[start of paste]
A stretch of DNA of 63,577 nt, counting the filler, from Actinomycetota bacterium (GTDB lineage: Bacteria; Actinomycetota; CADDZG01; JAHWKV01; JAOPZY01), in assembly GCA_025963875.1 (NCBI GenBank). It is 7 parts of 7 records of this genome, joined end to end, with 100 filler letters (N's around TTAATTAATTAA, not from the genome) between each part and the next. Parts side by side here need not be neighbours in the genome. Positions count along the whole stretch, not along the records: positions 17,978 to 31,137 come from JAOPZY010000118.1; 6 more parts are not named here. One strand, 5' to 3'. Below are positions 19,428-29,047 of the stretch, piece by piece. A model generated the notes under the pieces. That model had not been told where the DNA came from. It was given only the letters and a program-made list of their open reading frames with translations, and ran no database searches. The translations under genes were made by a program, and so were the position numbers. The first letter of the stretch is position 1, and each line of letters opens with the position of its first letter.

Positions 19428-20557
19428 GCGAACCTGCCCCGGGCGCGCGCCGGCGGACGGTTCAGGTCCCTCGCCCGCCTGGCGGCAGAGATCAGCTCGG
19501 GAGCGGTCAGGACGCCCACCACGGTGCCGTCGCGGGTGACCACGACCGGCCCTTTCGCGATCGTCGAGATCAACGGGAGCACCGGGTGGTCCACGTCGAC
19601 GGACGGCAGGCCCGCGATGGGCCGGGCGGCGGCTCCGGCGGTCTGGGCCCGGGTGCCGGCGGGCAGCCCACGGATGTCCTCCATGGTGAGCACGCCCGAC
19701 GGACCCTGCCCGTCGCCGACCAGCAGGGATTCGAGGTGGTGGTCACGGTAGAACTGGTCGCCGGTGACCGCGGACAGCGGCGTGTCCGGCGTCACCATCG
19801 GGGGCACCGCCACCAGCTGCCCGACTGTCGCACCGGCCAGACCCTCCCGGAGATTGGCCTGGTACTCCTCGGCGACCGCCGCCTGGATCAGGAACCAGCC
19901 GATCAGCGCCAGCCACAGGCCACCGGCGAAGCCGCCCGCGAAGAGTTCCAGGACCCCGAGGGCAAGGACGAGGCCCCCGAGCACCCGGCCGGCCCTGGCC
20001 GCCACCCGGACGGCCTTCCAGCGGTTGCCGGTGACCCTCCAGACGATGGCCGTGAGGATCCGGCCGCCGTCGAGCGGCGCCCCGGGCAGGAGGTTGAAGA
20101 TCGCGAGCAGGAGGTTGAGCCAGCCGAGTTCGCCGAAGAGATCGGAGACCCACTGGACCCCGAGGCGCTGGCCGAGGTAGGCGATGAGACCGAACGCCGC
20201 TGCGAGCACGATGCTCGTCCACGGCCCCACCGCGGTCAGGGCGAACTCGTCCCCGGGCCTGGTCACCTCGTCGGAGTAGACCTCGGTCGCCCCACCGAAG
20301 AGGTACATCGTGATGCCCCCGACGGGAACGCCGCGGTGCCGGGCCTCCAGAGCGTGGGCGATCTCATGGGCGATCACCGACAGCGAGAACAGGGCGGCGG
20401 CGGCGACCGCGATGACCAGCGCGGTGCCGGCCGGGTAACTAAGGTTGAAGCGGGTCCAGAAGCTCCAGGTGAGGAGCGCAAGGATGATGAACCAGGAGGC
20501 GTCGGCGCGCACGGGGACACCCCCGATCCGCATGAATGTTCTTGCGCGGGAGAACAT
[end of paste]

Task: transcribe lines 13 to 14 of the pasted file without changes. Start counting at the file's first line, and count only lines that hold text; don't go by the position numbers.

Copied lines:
20401 CGGCGACCGCGATGACCAGCGCGGTGCCGGCCGGGTAACTAAGGTTGAAGCGGGTCCAGAAGCTCCAGGTGAGGAGCGCAAGGATGATGAACCAGGAGGC
20501 GTCGGCGCGCACGGGGACACCCCCGATCCGCATGAATGTTCTTGCGCGGGAGAACAT